The Police Department also denied a request for the video from independent journalist Brandon Smith and activist William Calloway. Instead of seeking a review from the PAC, Smith hired attorney Matt Topic and sued the department. Smith said he was able to file the lawsuit because he didn’t have to pay Topic up front; requesters can collect attorneys’ fees from government bodies found to have violated FOIA.

Topic has worked with ProPublica Illinois and many other news organizations on FOIA cases.

“I had already looked into the PAC and realized it was not as effectual as I needed to get stories out,” Smith said in an an interview.

Smith’s lawsuit attracted widespread media coverage; a judicial ruling was scheduled for November 2015.

Then, on Nov. 6, with the court hearing imminent, the PAC finally weighed in: The Police Department had improperly denied the Journal’s FOIA request. Plus, it had failed to cooperate with the PAC’s review, a point the Journal’s lawyer had made months earlier. Officials in the attorney general’s office say the timing of the decision had nothing to do with the court case.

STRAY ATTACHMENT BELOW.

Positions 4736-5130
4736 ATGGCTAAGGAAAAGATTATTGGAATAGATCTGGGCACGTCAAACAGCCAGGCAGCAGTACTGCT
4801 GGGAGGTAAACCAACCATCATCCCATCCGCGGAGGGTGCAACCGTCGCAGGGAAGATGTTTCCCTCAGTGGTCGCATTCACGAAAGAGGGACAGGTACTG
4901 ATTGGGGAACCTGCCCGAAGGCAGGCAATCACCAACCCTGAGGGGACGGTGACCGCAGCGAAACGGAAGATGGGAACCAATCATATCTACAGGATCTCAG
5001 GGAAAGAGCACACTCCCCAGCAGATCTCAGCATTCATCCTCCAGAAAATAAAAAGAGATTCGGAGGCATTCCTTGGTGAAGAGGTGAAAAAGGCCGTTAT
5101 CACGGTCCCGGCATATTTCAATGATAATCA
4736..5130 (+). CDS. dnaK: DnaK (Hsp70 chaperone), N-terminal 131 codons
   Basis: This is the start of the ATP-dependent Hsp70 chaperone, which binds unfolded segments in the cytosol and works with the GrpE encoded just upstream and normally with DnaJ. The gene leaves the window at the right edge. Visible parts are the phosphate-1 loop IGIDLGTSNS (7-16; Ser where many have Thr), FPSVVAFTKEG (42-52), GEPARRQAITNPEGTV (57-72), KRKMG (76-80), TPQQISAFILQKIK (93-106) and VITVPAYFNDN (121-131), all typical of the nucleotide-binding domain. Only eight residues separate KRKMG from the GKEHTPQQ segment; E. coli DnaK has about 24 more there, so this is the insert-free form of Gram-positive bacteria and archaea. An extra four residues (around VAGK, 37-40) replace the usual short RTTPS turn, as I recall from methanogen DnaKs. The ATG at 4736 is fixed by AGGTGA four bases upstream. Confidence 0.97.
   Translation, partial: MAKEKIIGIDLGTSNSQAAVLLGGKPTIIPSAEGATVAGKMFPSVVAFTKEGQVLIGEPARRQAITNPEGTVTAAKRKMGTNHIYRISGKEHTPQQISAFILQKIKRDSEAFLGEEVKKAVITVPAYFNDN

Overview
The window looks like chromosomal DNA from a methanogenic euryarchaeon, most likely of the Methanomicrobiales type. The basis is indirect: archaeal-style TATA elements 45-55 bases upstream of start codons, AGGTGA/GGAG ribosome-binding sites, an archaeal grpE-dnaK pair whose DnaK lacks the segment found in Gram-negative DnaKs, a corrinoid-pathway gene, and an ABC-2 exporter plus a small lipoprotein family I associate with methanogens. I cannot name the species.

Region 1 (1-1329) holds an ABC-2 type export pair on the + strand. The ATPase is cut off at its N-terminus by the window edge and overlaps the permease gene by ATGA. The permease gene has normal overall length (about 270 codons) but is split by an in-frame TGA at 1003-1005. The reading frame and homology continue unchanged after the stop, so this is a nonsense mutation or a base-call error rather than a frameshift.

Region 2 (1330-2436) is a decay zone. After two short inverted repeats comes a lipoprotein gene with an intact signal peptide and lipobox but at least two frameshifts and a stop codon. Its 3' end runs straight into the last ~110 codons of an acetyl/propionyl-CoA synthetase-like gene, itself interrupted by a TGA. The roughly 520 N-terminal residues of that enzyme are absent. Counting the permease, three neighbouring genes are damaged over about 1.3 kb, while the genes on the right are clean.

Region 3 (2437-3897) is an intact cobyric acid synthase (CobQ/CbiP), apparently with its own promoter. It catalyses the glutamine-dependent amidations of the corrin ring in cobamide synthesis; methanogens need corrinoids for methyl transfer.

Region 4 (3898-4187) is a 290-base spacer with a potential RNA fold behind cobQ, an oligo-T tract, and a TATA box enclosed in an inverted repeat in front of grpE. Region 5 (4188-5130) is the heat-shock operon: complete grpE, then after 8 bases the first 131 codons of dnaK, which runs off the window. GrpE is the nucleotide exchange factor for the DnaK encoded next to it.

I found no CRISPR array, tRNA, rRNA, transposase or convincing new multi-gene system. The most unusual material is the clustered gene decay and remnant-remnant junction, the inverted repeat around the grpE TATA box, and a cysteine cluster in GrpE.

The PAC urged the department to release the dashcam video and police reports. But after the PAC had missed the deadline for a binding order, the opinion was merely advisory.

That outcome wasn’t unusual. The PAC has issued binding opinions in less than half of one percent of the appeals it’s reviewed. And many of the PAC’s advisory opinions are simply ignored by government bodies – including, in this case, the Police Department.

The department couldn’t ignore the Nov. 19 ruling from Cook County Judge Franklin Valderrama, who ordered the department to release the dashcam video. The judge’s decision didn’t mention the opinion from the attorney general’s office.